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Varieties of algebras are equationally defined classes of algebras, or "primitive classes" in MAL'CEV'S terminology. They made their first explicit appearance in the 1930's, in Garrett BIRKHOFF'S paper on "The structure of abstract algebras" and B. H. NEUMANN'S paper "Identical relations in groups I". For quite some time after this, there is little published evidence that the subject remained alive. In fact, however, as part of "universal algebra", it aroused great interest amongst those who had access, directly or indirectly, to PHILIP HALL'S lectures given at Cambridge late in the 1940's. More recently, category theory has provided a general setting since varieties, suitably interpreted, are very special examples of categories. Whether their relevance to category theory goes beyond this, I do not know. And I doubt that the category theoretical approach to varieties will be more than a fringe benefit to group theory. Whether or not my doubts have substance, the present volume owes its existence not to the fact that varieties fit into a vastly more general pattern, but to the benefit group theory has derived from the classification of groups by varietal properties. It is this aspect of the study of varieties that seems to have caused its reappearance in the literature in the 1950's.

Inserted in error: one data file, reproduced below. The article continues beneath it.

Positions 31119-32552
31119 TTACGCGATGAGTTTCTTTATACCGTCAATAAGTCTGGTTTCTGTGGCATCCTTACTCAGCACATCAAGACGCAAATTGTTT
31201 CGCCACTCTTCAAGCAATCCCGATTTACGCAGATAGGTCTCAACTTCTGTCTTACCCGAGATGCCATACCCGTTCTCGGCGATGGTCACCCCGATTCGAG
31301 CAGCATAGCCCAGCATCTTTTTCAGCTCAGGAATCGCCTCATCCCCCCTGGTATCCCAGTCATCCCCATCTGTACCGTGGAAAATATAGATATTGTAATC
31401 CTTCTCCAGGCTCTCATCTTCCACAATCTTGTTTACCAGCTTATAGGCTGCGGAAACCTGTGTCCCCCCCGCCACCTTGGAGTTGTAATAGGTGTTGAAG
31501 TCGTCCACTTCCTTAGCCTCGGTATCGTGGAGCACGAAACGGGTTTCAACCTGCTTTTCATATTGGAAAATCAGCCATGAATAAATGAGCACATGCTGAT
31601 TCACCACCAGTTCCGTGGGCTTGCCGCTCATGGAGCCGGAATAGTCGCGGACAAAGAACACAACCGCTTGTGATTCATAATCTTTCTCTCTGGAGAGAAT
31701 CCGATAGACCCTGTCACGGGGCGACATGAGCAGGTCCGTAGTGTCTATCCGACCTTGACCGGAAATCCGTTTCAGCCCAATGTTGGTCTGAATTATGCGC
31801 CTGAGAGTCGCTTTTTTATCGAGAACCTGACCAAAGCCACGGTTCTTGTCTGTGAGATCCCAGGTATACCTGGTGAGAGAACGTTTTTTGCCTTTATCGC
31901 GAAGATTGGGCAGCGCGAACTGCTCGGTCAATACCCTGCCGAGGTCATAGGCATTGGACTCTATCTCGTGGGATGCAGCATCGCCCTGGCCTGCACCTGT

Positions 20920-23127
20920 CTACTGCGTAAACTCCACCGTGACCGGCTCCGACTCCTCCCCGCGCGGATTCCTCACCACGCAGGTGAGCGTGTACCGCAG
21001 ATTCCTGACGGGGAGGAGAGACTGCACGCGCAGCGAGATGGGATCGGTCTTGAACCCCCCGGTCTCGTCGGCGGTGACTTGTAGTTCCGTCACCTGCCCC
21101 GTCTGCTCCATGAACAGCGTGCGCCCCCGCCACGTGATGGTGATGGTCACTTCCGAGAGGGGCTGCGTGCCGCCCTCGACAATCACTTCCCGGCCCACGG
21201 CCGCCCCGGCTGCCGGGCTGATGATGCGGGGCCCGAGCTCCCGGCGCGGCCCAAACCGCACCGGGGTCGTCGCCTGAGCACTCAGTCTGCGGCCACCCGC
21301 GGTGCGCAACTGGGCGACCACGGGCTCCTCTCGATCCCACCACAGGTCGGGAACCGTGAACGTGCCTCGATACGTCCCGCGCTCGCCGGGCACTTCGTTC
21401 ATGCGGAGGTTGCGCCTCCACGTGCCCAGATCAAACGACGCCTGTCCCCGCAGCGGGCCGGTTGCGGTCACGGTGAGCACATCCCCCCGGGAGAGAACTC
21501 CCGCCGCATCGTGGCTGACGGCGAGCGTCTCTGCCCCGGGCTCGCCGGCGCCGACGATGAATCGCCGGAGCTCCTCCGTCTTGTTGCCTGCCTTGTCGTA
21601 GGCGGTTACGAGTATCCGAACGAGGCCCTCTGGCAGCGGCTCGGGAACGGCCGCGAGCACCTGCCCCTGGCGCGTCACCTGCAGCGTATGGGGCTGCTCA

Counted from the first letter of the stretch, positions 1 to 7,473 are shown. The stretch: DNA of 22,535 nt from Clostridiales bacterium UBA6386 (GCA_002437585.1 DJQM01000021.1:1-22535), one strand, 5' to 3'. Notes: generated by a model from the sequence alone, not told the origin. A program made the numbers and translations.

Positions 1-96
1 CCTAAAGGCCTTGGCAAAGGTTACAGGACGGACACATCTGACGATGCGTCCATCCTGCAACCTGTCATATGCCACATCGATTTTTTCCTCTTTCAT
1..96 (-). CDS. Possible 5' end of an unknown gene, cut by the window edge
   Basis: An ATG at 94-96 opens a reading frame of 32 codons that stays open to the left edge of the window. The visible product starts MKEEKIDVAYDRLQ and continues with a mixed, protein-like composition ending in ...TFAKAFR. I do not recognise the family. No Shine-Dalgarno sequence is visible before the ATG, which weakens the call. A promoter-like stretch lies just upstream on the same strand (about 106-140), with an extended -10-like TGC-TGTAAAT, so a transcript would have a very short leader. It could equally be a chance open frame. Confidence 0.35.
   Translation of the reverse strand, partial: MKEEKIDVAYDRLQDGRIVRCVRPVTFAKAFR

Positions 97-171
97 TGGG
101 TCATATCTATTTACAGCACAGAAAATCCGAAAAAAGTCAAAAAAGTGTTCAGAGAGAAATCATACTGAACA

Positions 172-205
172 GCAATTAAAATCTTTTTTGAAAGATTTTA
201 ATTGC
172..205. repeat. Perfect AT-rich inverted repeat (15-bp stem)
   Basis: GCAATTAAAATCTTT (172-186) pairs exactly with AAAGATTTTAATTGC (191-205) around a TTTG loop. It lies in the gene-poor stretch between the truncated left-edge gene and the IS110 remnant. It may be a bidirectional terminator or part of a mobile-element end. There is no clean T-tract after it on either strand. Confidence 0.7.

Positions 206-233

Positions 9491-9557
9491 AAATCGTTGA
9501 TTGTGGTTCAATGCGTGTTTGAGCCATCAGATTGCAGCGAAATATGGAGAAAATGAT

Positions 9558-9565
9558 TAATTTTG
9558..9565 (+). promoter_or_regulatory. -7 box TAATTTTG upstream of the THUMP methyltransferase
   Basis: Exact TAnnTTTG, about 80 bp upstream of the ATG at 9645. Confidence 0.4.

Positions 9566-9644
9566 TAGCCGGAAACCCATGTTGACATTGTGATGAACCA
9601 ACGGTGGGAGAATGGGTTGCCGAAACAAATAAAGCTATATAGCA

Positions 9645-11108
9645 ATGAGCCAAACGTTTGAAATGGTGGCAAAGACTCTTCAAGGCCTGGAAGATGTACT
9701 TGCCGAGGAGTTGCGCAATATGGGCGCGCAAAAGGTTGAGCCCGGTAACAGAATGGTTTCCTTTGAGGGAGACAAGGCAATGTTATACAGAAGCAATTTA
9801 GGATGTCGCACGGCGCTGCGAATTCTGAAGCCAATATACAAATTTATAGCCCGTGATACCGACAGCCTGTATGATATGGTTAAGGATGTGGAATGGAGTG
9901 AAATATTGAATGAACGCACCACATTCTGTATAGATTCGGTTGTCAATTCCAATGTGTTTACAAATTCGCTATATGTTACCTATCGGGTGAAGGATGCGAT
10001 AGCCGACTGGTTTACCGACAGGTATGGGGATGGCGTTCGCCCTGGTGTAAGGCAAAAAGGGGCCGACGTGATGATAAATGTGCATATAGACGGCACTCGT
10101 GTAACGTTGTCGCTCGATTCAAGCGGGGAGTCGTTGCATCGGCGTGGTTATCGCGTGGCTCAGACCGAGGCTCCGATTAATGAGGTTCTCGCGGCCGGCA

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Book Description Springer 1967-01-01, 1967. Hardcover. Condition: Good. Light wear to covers and top edge foxed. Inscriptions to prelims otherewise contents clean and unmarked, square and sound. Book. Seller Inventory # 058955-3